It may also result in surgical and anesthetic complications if surgery is done. A too low BMI has also been linked to a higher risk for premature birth and small-for-gestational-age (SGA) babies.

Another Reason for BMI Requirements During Surrogacy

Typically, surrogacy professionals accept BMI requirements for surrogacy between 19 and 32 and this range excludes most women who are medically underweight or obese.

A BMI greater than 35 (regarded as class II obesity) can increase the amount of time it takes a woman to be pregnant by 100%, whereas being underweight (BMI > 19) can increase the time to conception by 400%.

A longer time to conception during surrogacy can mean a greater investment of money and time for the Intended Parents. It can also cause more stress for all the parties involved.

Risks of Becoming a Surrogate While Being Overweight

A higher BMI can indicate whether a woman is overweight/obese. Apart from the weight playing a huge role in a successful pregnancy, it being overweight also presents dangers for the Surrogate too.

Women who are overweight are more likely to have the following complications during pregnancy:

  • Difficulties in getting pregnant
  • High blood pressure, preeclampsia, blood clotting problems
  • Gestational diabetes
  • Being pregnant past your due date
  • Difficulties during labor and birth, may include a longer postpartum hospital stay
  • Increase chances of cesarean-section
  • Miscarriage or stillbirth/pre-term birth
  • Increase chances of infections during pregnancy
  • Obstructive sleep apnea

Thankfully it is possible to reduce these risks by having a healthy weight, and that is a big reason why surrogacy specialists maintain a strict demeanor towards a Surrogate’s BMI. The Intended Parents are looking for a healthy Gestational Surrogate to carry their child and if you fall into the overweight or obese category, it becomes harder to match with Intended Parents.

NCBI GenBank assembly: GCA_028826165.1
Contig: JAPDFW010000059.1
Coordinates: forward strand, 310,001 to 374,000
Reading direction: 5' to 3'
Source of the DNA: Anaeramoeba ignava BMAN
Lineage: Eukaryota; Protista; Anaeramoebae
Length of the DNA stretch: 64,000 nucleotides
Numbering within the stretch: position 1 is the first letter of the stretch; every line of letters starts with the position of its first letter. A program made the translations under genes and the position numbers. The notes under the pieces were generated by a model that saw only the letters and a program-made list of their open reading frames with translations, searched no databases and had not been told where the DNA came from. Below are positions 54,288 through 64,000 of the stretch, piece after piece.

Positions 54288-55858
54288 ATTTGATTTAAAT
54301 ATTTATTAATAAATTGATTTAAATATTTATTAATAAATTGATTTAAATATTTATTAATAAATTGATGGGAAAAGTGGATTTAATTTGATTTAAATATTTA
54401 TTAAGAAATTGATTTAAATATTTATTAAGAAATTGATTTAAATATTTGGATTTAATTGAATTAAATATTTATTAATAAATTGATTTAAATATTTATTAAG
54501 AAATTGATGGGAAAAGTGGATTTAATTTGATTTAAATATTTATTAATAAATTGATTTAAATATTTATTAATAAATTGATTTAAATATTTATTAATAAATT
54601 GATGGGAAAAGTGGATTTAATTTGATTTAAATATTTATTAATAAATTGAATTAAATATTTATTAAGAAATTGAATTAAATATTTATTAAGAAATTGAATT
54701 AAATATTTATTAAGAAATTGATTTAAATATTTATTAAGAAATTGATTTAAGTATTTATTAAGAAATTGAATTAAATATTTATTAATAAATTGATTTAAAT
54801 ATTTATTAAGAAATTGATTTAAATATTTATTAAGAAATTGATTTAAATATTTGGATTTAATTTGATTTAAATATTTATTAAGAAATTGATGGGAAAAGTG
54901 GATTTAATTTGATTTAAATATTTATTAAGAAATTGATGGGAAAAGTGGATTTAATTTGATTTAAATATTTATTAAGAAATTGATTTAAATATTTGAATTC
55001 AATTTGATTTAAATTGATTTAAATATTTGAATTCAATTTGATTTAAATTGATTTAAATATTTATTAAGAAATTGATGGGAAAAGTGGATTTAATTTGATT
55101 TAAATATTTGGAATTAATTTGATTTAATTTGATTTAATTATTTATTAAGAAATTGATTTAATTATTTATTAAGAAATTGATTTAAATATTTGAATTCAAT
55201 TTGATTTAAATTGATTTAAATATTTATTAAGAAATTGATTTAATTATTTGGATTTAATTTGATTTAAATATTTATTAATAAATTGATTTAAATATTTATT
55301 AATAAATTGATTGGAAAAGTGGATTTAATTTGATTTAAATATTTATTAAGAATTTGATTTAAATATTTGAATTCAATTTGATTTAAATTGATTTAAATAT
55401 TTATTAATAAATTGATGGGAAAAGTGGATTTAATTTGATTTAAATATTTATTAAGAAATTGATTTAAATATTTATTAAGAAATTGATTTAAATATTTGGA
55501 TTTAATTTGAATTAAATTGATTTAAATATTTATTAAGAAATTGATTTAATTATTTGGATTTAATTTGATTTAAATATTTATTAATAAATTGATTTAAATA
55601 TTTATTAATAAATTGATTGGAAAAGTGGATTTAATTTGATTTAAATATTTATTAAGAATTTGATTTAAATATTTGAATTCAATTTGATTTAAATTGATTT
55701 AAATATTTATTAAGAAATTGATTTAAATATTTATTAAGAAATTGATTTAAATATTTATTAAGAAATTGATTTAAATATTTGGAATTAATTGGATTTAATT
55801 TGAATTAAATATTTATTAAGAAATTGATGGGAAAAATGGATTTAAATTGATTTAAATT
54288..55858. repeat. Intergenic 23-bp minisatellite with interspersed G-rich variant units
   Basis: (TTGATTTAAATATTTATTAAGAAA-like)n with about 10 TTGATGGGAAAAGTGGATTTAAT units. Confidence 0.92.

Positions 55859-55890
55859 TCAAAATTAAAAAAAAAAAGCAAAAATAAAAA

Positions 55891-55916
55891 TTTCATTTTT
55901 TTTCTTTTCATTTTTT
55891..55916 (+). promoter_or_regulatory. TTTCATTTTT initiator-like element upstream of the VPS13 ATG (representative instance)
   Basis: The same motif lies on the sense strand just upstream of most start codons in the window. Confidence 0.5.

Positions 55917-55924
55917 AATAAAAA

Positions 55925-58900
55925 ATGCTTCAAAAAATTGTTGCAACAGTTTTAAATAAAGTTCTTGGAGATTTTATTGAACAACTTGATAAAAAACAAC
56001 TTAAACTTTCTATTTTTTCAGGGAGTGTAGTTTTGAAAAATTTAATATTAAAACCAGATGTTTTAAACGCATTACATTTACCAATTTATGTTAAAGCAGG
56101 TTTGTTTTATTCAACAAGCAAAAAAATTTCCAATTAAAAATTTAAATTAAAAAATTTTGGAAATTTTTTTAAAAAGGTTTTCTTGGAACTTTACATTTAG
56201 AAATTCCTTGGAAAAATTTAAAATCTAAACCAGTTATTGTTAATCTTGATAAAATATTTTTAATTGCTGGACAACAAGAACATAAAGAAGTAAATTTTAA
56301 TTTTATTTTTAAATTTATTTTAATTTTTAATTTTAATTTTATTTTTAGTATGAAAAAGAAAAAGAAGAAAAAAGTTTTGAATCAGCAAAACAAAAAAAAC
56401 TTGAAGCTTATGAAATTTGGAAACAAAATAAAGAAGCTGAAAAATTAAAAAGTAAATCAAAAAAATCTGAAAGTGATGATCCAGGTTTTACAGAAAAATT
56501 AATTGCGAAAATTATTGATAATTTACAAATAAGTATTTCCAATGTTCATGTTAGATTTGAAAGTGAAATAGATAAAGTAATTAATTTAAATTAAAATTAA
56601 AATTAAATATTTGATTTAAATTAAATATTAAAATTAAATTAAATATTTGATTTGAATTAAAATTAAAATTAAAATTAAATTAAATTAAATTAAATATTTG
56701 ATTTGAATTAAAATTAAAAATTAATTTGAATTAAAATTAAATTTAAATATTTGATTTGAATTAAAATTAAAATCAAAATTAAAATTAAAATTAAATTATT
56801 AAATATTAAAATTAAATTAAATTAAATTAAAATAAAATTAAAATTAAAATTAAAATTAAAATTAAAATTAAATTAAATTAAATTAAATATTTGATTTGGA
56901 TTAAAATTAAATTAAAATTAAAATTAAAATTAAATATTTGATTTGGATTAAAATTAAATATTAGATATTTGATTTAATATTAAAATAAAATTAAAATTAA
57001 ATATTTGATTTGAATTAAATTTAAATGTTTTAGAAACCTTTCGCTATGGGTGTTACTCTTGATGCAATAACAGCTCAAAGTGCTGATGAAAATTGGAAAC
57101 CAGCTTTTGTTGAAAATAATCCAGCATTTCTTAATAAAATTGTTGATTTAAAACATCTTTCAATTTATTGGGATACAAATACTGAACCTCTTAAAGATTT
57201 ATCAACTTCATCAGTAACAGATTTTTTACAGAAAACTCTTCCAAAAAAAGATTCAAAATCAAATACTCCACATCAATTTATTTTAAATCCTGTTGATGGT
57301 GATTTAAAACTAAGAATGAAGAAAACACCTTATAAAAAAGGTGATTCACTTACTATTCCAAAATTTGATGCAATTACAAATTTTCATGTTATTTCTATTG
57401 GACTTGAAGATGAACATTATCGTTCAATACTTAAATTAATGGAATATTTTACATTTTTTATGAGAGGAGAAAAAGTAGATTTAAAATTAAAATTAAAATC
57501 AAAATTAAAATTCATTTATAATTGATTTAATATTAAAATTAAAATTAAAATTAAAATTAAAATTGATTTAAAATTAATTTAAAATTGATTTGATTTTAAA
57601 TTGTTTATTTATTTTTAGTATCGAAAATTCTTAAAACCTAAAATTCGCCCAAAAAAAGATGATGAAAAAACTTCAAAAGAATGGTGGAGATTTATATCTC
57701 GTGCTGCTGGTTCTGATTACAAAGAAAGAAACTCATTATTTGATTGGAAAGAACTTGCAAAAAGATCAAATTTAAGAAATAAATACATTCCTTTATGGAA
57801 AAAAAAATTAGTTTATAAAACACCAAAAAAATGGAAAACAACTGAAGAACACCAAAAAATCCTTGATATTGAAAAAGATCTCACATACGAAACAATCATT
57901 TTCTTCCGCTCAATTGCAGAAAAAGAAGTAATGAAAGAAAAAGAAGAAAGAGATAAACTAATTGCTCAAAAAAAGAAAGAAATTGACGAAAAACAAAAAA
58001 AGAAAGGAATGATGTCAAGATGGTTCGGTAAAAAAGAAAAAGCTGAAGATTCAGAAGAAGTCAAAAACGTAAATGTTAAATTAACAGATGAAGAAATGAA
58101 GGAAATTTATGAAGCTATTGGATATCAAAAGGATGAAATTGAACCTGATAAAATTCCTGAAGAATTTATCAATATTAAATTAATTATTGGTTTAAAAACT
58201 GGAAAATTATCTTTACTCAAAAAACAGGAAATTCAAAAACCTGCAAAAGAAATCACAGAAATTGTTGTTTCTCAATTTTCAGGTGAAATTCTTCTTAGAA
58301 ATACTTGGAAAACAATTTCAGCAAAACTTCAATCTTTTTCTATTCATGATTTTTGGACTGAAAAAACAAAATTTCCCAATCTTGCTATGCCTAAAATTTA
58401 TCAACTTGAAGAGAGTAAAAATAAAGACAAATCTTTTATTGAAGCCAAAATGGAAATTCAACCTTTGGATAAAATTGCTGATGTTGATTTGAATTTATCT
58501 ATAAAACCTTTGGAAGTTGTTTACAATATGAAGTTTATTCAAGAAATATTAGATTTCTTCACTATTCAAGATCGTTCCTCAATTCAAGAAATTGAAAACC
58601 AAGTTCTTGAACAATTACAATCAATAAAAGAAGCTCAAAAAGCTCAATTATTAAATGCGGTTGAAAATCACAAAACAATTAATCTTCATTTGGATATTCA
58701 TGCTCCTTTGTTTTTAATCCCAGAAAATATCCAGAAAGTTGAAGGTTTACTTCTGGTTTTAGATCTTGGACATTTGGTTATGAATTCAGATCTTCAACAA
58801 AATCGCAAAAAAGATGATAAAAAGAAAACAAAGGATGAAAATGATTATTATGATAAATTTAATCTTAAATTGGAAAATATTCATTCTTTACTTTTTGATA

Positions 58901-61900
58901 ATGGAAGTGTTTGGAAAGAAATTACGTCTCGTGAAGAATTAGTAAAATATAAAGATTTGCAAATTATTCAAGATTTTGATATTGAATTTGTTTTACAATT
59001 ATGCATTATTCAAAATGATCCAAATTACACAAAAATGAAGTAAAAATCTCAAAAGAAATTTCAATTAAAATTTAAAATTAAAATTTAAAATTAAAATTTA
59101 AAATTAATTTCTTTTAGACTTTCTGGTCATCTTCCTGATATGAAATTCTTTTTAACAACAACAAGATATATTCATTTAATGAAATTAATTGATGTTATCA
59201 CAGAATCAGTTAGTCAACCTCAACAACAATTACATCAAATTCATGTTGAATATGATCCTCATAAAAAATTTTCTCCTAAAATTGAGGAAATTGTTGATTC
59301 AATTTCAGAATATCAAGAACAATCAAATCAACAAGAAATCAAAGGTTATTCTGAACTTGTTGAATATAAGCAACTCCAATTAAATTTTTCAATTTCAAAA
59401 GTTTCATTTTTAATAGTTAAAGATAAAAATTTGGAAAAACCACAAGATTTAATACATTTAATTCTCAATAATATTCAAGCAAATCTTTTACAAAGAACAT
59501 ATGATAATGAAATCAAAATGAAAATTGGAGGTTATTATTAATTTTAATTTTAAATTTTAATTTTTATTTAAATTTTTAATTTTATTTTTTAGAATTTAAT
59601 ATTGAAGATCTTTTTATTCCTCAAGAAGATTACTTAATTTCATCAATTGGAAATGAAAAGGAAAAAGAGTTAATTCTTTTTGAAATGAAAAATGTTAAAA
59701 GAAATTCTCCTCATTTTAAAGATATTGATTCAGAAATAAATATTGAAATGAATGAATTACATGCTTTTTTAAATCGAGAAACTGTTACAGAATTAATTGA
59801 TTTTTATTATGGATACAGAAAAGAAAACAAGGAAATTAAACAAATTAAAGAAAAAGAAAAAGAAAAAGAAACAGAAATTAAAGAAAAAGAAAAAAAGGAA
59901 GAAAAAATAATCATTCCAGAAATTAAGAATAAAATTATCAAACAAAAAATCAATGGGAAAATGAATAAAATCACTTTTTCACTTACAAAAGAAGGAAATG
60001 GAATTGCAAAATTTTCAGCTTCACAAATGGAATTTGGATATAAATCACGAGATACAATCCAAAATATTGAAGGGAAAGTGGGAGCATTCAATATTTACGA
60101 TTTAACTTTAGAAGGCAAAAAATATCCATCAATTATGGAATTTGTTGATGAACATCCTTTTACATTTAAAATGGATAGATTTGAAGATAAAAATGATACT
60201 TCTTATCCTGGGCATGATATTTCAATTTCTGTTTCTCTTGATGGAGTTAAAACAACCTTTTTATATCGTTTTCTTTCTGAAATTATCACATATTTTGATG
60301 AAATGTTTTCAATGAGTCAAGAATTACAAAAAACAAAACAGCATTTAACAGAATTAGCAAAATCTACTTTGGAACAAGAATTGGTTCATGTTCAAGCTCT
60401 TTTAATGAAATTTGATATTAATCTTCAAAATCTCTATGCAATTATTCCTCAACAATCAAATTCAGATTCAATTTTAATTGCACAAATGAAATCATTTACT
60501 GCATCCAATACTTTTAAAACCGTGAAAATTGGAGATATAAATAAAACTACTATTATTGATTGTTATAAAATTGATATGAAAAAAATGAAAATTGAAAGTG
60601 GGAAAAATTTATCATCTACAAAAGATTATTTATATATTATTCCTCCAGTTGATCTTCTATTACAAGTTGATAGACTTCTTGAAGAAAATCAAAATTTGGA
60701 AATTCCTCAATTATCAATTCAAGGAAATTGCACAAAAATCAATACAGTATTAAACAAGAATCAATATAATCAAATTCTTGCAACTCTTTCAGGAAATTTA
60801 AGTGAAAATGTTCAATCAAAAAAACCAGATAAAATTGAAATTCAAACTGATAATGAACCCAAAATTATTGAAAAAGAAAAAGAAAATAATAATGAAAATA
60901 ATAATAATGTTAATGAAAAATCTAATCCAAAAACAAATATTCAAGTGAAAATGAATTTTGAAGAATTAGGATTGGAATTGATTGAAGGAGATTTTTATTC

Other requirements to become a surrogate

At Physician’s Surrogacy, we take great pride in our “picky” attitude, which has helped shape our initial Surrogate screening process and our partnerships with fertility clinics.

A BMI within the 18-32 range is a must-have requirement to apply to be a Gestational Surrogate with our agency.

We keep to the standards and expectations set by the fertility clinics we work with, so we don’t accept any applicant with a BMI outside this range. It is crucial to be truthful about your BMI when submitting your application and during the screening process.

Other important requirements to become a surrogate are:

  • Be between 21-39 years of age
  • Be a non-smoker residing in a non-smoking home
  • Have previously given birth to and raising a baby
  • Have no history of complicated pregnancies and deliveries
  • Have no history of mental health issues

What can be done

One good thing about the BMI surrogacy requirement is that it can be addressed.

If your BMI is the only thing stopping you from being a Surrogate, consult with your physician about lifestyle changes, like eating a healthy diet and doing more exercise.

At Physician’s Surrogacy, we want to help you realize your dream of assisting others, but we also need to keep your best interest in mind. However, you can prepare yourself for success by being 100% healthy and helping lower possible health complications and risks.

We know the various opinions out there regarding BMI can be difficult to interpret. But it’s good to note that BMI is essentially a simple formula that uses your weight and height to determine the amount of fat present in your body.

We also know that BMI is not the only factor that determines your health. However, it’s an important requirement to commence the surrogate screening process at our agency since it gives us an idea of your overall health.

If you are wondering whether you meet the health requirements to become a Surrogate, simply fill out an application and find out within 72 hours.

If you have more questions regarding BMI requirement or gestational surrogacy, use the chatting option.